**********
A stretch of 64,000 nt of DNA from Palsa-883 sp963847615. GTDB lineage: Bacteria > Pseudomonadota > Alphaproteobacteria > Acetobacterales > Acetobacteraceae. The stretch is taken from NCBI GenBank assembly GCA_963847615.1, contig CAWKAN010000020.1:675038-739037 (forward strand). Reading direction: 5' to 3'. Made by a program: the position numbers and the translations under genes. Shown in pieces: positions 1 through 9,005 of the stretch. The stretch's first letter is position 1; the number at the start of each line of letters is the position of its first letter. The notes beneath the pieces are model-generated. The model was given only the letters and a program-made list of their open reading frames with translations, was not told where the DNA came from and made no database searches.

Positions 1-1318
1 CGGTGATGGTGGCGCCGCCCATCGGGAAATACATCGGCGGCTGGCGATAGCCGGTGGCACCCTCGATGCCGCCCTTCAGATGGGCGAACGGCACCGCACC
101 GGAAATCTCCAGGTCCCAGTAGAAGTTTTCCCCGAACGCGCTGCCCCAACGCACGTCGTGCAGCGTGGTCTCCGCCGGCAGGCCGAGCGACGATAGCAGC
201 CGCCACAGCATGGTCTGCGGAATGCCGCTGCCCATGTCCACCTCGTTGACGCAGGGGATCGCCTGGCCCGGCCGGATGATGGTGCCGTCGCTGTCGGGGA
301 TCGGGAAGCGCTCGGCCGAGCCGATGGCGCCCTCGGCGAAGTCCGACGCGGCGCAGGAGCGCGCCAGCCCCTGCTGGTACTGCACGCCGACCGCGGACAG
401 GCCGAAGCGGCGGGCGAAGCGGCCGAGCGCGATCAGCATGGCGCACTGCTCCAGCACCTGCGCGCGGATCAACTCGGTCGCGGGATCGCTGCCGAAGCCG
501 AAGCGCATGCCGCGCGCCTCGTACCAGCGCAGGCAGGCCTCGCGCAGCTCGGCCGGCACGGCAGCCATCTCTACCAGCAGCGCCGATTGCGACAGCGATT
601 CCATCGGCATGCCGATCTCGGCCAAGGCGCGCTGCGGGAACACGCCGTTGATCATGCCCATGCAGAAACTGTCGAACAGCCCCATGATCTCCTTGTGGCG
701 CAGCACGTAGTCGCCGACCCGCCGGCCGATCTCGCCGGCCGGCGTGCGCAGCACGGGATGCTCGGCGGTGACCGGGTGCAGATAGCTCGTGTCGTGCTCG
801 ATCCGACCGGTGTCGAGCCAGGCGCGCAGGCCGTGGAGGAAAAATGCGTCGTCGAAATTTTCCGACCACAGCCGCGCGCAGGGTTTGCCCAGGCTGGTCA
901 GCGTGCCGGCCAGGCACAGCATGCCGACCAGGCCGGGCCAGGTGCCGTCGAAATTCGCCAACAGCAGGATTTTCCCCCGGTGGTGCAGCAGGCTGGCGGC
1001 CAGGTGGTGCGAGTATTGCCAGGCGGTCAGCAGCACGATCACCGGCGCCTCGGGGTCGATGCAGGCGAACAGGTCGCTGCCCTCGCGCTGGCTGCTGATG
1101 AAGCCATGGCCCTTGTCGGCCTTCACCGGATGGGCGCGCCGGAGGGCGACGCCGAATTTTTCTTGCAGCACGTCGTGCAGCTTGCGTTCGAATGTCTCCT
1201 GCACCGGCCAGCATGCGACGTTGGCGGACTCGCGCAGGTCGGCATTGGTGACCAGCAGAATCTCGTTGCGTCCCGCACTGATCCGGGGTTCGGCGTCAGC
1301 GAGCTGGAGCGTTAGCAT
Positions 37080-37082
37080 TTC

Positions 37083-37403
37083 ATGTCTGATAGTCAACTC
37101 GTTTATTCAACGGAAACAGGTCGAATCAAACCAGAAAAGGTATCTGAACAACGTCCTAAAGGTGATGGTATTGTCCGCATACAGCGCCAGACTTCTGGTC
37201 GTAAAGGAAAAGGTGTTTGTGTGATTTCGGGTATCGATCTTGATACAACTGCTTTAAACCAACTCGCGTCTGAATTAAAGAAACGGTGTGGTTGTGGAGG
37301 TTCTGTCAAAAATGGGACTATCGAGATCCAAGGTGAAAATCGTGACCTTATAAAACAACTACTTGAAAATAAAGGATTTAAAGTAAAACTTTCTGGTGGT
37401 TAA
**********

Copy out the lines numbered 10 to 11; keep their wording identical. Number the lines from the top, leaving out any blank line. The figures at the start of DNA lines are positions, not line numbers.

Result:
701 CAGCACGTAGTCGCCGACCCGCCGGCCGATCTCGCCGGCCGGCGTGCGCAGCACGGGATGCTCGGCGGTGACCGGGTGCAGATAGCTCGTGTCGTGCTCG
801 ATCCGACCGGTGTCGAGCCAGGCGCGCAGGCCGTGGAGGAAAAATGCGTCGTCGAAATTTTCCGACCACAGCCGCGCGCAGGGTTTGCCCAGGCTGGTCA